German SINN Power is about to present the model of a floating solar power plant and its hybrid system using wind and wave energy in Crete, while another German company, BayWa, is said to be watching at possible projects for the expertise in Greece.
Company BayWa AG is inspecting the Greek market for chances in renewables, Energypress has learned. It observed the company headquartered in Munich has already developed numerous floating photovoltaic plants in the Netherlands. Furthermore, also without naming sources, the article inserts there are other investors from Europe’s north seeing the possibility to build floating solar power plants, but it also points to the ability for hybrid systems in Greece comprising the technology.
Namely, as a World Bank’s study showed, hydropower plants can be upgraded with photovoltaics on their reservoirs for multiple benefits. But SINN Power GmbH just raised the bar as it presented its floating platform that combines solar panels, wind turbines and a wave energy system.
Complete off-grid solution using sun, wind, waves
SINN Power is implementing the project in Heraklion in Crete. It has been studying wave energy conversion for several years in cooperation with the Heraklion Port Authority and other partners.
SINN Power is trying to make the floating platform for solar power and a hybrid system marketable and it revealed it would deploy the new tech in other islands in Greece
Now it called on solar panel manufacturers to test their equipment on its platform this summer. The Technical University of Crete and the Foundation for Research and Technology – Hellas participate in the pilot project and showcase.
SINN Power said it wants to commercialize the “complete off-grid energy solution” for communities that live near the coast by 2024 and to deploy it in other Greek islands. The structure withstands waves up to six meters high. Germany secured EUR 1 million for its development and the Schweizer Kapital Global Impact Fund AG invested in the endeavor.
A floating photovoltaic facility at a hydropower plant’s reservoir can match its power capacity
EDP, Akuo could step in with FPV projects
Greek lakes and seas are considered ideal for hosting floating solar projects, according to the report on BayWa’s possible expansion. Both the Portuguese EDP, which recently signed a memorandum of cooperation in renewable energy with state-owned PPC, and French Akuo are active in the segment and operating in Greece.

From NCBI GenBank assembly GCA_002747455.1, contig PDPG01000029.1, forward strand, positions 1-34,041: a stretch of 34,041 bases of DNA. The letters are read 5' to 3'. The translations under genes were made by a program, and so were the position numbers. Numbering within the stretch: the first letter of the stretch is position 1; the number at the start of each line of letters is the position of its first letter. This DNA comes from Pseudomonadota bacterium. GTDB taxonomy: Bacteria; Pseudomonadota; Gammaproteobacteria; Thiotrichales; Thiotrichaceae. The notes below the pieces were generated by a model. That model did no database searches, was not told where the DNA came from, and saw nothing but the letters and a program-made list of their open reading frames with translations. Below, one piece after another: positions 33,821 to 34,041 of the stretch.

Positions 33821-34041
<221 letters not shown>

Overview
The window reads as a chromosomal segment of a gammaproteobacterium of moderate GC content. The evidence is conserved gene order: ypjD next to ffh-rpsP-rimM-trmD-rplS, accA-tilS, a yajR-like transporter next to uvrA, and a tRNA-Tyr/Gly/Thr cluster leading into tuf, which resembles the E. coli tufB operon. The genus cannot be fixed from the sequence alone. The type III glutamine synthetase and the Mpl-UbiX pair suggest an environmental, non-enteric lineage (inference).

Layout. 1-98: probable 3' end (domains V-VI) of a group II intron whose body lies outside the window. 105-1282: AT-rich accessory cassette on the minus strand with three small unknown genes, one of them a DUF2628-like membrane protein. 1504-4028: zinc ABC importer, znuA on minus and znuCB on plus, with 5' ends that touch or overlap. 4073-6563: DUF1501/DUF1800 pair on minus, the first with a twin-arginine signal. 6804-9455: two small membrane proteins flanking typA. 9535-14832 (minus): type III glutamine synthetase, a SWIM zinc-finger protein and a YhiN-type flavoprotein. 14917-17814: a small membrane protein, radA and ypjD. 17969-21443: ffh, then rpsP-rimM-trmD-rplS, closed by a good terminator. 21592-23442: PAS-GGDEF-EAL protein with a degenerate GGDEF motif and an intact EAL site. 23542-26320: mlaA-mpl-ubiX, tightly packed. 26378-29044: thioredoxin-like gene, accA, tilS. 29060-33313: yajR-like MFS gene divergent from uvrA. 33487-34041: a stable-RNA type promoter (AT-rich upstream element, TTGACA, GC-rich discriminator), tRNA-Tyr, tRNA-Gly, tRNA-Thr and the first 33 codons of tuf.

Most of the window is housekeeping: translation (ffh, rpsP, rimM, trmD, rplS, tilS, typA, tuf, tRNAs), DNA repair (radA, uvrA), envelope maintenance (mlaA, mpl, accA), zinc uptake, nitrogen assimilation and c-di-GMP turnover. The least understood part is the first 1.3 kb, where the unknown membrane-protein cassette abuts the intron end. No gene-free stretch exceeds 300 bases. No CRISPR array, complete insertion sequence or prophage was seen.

Statkraft intends to build a 2 MW floating photovoltaic or FPV system at its 72 MW Banja hydropower dam in neighboring Albania. Government-controlled KESH is planning to develop a 12.9 MW facility there.
The emerging segment of the solar power sector must be monitored for environmental and social impacts, according to a study by the World Bank
Benefits from combining hydropower with solar power
One of the advantages of such plants is that there are no costs for groundwork, land use licensing and buying or renting the property. According to the World Bank’s study, the global potential for floating solar power plants just on man-made reservoirs is at least 400 GW. In the case of large hydropower plants with dams, their electricity generation capacity can be matched by covering between under 1% and 4% of the reservoir with solar panels.
“The priority over the next few years should be to carry out strategic deployments of FPV at sites where it is already economic, while applying the ‘precautionary principle’ when it comes to possible environmental or social impacts. This may include initial limits on the portion of the water surface that is covered and efforts to avoid installations in the littoral zone near shore, where plant and animal life may be more abundant,” the document reads. Its authors warned the effects must be monitored and determined.
Floating solar power systems are complementary to hydropower plants with dams, particularly to pumped storage facilities
Integration of photovoltaics with hydropower is cost effective also because existing power plants are already connected to the grid and access is cheap. Furthermore, dry seasons with less water flow correspond to periods of high solar insolation and vice versa, so the two systems are complementary. The changes in solar radiation can be offset by fast-responding turbines, resulting in a stable and flexible combined output, particularly at pumped storage hydropower plants.
The panels’ shading eases water evaporation, while the water and cool air reduce the operating temperature of the photovoltaic equipment and provide substantial savings, researchers found.